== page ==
Matthew - I'd guess left Kan extensions.

First, remember that left adjoints and in particular left Kan extensions tend to like adding a bunch of stuff up, while right adjoints and in particular right Kan extensions act like multiplication. For example, the left adjoint is the coproduct \$$+ \mathbf{Set}^2 \to \mathbf{Set}\$$, and we saw that this is a left Kan extension. The right adjoint to \$$\Delta : \mathbf{Set} \to \mathbf{Set}^2 \$$ is the product \$$\times : \mathbf{Set}^2 \to \mathbf{Set} \$$, and we saw in [Lecture 54](https://forum.azimuthproject.org/discussion/2277/lecture-54-chapter-3-tying-up-loose-ends/p1) that this is a right Kan extension.

Second, we'll see that composing profunctors is like matrix multiplication. I'll explain this better later on, but:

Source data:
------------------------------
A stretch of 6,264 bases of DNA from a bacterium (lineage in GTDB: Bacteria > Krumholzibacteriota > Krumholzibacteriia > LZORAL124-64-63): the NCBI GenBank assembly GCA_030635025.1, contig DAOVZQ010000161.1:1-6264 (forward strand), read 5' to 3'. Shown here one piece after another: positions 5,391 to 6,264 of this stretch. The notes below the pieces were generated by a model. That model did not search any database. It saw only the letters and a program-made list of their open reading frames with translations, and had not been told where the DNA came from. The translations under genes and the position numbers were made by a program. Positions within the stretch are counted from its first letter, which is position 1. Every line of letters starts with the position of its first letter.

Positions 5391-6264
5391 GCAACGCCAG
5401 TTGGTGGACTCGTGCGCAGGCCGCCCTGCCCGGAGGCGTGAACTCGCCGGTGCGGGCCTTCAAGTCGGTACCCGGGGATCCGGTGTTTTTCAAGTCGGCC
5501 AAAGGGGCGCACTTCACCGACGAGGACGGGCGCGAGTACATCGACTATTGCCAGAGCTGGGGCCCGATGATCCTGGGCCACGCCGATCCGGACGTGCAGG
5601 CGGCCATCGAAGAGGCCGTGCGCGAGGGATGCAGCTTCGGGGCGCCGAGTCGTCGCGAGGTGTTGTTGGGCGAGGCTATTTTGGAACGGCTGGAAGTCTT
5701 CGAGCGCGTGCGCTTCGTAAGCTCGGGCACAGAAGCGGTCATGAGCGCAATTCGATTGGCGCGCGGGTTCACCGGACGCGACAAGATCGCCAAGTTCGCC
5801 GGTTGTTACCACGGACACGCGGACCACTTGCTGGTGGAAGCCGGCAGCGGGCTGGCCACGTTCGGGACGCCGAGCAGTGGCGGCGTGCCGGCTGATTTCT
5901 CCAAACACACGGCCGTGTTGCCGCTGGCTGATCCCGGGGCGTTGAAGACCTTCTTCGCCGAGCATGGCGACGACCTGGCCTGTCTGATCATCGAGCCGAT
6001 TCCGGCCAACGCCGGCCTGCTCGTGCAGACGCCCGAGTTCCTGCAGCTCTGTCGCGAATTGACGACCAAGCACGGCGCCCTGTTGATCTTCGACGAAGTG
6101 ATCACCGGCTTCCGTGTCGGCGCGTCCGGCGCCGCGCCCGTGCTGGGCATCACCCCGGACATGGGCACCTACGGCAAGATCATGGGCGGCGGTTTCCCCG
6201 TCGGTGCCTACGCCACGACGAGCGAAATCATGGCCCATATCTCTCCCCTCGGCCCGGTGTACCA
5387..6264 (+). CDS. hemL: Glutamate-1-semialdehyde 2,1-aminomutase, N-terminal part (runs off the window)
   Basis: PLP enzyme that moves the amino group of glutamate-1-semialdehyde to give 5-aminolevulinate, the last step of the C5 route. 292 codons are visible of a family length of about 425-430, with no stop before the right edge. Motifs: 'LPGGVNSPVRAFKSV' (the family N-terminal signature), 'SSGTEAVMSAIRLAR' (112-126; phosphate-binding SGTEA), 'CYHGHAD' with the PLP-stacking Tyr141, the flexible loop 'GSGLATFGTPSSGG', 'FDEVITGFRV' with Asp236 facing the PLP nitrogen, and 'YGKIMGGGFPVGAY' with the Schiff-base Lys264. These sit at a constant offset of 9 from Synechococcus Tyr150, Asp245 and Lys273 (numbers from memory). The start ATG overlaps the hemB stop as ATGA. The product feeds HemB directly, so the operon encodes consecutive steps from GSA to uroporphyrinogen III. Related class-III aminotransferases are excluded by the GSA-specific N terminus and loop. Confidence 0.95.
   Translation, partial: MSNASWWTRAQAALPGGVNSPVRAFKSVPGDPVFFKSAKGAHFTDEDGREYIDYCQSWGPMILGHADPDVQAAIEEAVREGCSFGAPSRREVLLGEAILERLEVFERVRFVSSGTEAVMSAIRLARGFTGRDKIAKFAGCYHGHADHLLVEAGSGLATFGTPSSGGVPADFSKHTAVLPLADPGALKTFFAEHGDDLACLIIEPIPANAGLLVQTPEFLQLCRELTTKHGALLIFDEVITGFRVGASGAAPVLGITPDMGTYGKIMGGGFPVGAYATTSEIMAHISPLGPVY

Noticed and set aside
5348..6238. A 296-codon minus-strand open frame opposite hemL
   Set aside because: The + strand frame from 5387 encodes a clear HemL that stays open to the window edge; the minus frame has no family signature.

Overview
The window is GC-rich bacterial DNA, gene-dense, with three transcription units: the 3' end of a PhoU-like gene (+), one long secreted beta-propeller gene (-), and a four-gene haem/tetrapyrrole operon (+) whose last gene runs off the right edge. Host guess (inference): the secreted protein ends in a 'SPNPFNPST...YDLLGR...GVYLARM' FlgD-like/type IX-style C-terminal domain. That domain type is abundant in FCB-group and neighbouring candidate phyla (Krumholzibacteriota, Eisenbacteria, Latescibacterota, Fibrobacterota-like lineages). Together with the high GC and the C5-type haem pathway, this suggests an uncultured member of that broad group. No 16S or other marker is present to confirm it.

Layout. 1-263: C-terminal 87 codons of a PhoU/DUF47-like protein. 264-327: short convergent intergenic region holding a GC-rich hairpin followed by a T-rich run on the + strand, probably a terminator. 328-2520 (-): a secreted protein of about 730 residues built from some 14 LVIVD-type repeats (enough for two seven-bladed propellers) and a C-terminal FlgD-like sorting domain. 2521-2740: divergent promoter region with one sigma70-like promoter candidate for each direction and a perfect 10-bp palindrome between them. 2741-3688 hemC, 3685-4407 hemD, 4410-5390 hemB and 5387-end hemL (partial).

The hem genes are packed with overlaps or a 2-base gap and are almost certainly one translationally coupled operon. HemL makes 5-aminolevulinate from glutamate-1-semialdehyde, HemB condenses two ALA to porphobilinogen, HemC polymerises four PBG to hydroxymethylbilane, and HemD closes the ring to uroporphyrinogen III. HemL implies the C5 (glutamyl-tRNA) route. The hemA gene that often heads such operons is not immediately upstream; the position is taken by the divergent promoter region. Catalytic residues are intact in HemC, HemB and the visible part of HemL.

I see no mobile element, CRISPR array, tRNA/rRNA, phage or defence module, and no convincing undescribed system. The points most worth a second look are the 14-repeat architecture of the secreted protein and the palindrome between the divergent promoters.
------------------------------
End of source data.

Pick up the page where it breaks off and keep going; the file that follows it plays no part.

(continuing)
An enriched profunctor \$$\Phi : \mathcal{X}^{\text{op}} \times \mathcal{Y} \to \mathcal{V}\$$ is like a 'matrix' that hands us an element \$$\Phi(x,y) \$$ for each \$$x\$$ and \$$y\$$. To compose, we just generalize matrix multiplication. As you know, matrix multiplication involves multiplying matrix entries and then summing them up. But we use the monoidal structure in \$$\mathcal{V}\$$ to multiply the matrix entries and then a colimit to sum them up. The colimit is the part where Kan extensions might enter... and by my earlier remarks, it would be a left Kan extension.

Note however that it'll be an _enriched_ left Kan extension. If we were looking at ordinary profunctors, which are \$$\mathbf{Set}\$$-enriched profunctors, then we'd be using an ordinary left Kan extension.